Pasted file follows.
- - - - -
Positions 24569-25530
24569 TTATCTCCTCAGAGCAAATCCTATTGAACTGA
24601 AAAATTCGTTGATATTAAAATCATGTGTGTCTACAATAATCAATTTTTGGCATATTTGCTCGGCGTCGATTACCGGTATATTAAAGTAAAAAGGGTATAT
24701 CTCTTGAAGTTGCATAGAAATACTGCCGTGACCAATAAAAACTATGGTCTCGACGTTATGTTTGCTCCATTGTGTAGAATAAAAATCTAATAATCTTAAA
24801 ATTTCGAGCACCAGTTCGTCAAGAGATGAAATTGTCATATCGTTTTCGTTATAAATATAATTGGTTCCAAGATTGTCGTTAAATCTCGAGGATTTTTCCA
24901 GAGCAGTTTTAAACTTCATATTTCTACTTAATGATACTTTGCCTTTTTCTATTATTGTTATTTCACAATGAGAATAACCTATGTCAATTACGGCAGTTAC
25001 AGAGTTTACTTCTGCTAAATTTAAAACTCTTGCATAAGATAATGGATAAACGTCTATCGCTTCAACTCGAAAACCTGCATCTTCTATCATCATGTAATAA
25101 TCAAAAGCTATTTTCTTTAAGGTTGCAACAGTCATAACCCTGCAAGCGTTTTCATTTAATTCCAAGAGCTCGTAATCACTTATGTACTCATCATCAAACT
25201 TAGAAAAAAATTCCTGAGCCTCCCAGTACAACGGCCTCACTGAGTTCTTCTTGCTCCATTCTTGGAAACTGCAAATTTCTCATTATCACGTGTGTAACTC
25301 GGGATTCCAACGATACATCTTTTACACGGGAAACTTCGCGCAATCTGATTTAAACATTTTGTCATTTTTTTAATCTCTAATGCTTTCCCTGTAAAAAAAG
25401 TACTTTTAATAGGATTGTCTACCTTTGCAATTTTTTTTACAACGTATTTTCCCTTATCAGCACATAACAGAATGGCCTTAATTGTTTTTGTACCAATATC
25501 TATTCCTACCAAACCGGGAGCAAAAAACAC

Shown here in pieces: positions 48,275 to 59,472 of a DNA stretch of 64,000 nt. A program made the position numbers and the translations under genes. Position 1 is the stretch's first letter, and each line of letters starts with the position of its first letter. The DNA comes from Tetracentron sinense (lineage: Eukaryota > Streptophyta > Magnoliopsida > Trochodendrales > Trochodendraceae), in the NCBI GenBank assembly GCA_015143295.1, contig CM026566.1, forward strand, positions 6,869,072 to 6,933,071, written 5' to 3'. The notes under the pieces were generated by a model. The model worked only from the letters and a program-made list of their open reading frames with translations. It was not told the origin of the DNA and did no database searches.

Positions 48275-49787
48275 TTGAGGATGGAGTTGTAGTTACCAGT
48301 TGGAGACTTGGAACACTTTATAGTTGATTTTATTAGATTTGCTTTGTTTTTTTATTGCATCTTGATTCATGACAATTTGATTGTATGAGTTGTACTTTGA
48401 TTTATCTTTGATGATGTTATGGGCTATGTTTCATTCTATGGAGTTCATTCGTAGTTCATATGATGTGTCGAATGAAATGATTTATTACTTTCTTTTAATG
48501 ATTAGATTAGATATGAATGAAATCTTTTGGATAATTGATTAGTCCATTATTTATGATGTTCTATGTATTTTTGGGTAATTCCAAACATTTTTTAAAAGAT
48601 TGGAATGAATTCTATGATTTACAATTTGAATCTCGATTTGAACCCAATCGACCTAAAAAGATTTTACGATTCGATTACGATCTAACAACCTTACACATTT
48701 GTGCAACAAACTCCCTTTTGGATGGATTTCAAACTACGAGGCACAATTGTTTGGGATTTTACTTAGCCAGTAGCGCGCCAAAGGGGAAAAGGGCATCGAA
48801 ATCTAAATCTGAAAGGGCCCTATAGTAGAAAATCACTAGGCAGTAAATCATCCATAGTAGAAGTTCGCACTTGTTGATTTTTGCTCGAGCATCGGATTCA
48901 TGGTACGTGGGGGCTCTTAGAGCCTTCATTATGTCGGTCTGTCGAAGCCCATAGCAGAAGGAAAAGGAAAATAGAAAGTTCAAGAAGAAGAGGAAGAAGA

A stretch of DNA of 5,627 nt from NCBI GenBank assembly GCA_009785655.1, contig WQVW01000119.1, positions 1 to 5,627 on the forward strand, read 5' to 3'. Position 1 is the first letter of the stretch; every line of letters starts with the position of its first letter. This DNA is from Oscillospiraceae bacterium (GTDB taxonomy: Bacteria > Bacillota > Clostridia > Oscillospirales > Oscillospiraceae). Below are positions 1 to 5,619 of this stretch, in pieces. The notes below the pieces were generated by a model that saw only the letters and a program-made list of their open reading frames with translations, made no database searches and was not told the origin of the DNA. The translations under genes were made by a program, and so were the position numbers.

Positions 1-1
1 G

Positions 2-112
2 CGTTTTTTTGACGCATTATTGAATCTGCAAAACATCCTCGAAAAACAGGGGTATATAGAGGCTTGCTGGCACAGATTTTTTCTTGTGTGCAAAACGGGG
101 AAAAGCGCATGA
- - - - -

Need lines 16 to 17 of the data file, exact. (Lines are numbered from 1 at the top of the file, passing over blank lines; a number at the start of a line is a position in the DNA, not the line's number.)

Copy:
48301 TGGAGACTTGGAACACTTTATAGTTGATTTTATTAGATTTGCTTTGTTTTTTTATTGCATCTTGATTCATGACAATTTGATTGTATGAGTTGTACTTTGA
48401 TTTATCTTTGATGATGTTATGGGCTATGTTTCATTCTATGGAGTTCATTCGTAGTTCATATGATGTGTCGAATGAAATGATTTATTACTTTCTTTTAATG